But let not your Grace ever imagine, that your poor wife will ever be brought to acknowledge a fault, where not so much as a thought thereof preceded. And to speak a truth, never prince had wife more loyal in all duty, and in all true affection, than you have ever found in Anne Boleyn: with which name and place I could willingly have contented myself, if God and your Grace’s pleasure had been so pleased. (…)
So that whatsoever God or you may determine of me, your grace may be freed of an open censure, and mine offense being so lawfully proved, your grace is at liberty, both before God and man, not only to execute worthy punishment on me as an unlawful wife, but to follow your affection, already settled on that party, for whose sake I am now as I am, whose name I could some good while since have pointed unto, your Grace being not ignorant of my suspicion therein. But if you have already determined of me, and that not only my death, but an infamous slander must bring you the enjoying of your desired happiness; then I desire of God, that he will pardon your great sin therein, and likewise mine enemies, the instruments thereof, and that he will not call you to a strict account of your unprincely and cruel usage of me, at his general judgment-seat, where both you and myself must shortly appear, and in whose judgment I doubt not (whatsoever the world may think of me) mine innocence shall be openly known, and sufficiently cleared. My last and only request shall be, that myself may only bear the burden of your Grace’s displeasure, and that it may not touch the innocent souls of those poor gentlemen, who (as I understand) are likewise in strait imprisonment for my sake. (…)
Your most loyal and ever faithful wife,
Four of the accused men were tried in Westminster on 12 May 1536. Weston, Brereton, and Norris publicly maintained their innocence and only the tortured Smeaton supported the Crown by pleading guilty. Three days later, Anne and George Boleyn were tried separately in the Tower of London, before a jury of 27 peers. She was accused of adultery, incest, and high treason. The jury unanimously found Anne guilty.
On 14 May, Cranmer declared Anne’s marriage to Henry null and void.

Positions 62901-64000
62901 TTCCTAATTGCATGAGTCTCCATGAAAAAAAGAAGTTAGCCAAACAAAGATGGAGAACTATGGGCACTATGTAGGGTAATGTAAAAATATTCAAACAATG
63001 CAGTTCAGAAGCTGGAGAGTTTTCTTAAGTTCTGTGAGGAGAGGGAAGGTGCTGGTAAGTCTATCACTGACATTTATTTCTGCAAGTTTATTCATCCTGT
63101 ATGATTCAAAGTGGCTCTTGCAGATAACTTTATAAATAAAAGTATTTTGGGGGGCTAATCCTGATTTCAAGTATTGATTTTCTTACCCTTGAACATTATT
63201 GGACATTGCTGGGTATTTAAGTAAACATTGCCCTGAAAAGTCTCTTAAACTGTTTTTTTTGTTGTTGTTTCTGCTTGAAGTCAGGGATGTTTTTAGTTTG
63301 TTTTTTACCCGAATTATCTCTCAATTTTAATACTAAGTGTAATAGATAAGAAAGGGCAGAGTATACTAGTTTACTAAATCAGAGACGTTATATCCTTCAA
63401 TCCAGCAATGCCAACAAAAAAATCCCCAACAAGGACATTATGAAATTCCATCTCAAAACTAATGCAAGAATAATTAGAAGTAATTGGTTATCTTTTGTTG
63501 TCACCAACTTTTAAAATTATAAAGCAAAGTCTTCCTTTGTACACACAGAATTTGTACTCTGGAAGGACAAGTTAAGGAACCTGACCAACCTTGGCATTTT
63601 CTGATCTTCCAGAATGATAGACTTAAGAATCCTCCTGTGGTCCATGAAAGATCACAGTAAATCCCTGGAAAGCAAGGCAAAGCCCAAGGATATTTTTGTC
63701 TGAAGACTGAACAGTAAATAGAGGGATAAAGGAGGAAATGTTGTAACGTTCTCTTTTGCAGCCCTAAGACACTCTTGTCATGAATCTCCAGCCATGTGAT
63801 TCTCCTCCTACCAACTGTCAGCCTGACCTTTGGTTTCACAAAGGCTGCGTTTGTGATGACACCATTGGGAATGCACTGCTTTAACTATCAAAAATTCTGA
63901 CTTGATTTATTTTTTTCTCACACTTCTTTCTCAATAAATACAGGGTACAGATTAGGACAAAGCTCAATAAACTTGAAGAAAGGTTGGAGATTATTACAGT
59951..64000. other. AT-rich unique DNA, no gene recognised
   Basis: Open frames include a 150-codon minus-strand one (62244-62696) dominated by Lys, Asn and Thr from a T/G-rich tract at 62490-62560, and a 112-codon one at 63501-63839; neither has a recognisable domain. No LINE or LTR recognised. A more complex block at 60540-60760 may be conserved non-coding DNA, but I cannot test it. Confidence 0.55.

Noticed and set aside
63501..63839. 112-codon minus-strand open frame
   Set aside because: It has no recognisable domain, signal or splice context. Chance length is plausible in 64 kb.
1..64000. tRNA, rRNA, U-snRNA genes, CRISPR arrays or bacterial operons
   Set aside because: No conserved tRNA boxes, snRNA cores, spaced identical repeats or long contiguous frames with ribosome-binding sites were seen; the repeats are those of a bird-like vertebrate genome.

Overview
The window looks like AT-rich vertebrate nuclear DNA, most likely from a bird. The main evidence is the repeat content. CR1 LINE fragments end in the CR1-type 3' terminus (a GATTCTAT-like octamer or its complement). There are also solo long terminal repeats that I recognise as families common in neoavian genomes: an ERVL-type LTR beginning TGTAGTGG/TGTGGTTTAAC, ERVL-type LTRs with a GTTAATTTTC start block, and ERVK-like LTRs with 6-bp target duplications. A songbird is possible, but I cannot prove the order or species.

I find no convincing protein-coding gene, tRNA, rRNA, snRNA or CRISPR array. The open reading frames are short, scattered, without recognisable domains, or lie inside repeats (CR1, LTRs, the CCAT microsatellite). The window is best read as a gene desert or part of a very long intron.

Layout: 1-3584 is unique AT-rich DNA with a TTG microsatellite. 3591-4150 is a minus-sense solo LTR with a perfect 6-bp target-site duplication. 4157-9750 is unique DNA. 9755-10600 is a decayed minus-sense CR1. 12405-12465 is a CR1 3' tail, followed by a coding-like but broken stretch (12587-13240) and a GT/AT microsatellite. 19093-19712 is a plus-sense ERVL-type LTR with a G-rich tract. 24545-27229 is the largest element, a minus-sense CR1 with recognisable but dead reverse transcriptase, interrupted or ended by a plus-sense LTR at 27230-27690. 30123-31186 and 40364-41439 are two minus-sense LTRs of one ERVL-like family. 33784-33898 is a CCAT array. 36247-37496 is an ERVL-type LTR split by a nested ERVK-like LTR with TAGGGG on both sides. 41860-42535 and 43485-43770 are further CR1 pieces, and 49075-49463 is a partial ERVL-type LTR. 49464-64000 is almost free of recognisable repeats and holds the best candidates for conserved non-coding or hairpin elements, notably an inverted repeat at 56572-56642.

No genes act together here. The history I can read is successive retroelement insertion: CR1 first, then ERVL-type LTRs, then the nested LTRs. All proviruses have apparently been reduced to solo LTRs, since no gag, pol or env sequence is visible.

Although the evidence against them was unconvincing, the accused were found guilty and condemned to death. George Boleyn and the other accused men were executed on 17 May 1536. The Constable of the Tower, reported Anne seemed very happy and ready to be done with life. Henry commuted Anne’s sentence from burning to beheading, and rather than have a queen beheaded with the common axe, he brought an expert swordsman from France, to perform the execution.
Lancelot de Carle, a secretary to the French Ambassador, Antoine de Castelnau, was in London in May 1536, and was an eyewitness to her trial and execution. He provides a moving account of her last words and their effect on the crowd:
She gracefully addressed the people from the scaffold with a voice somewhat overcome by weakness, but which gathered strength as she went on. She begged her hearers to forgive her if she had not used them all with becoming gentleness, and asked for their prayers. It was needless, she said, to relate why she was there, but she prayed the Judge of all the world to have compassion on those who had condemned her, and she begged them to pray for the King, in whom she had always found great kindness, fear of God, and love of his subjects. The spectators could not refrain from tears.
All the accounts are similar. It is thought that Anne avoided criticising Henry to save her daughter Elizabeth and the rest of her family from further consequences, but even under such extreme pressure Anne did not confess guilt, and indeed subtly implied her innocence.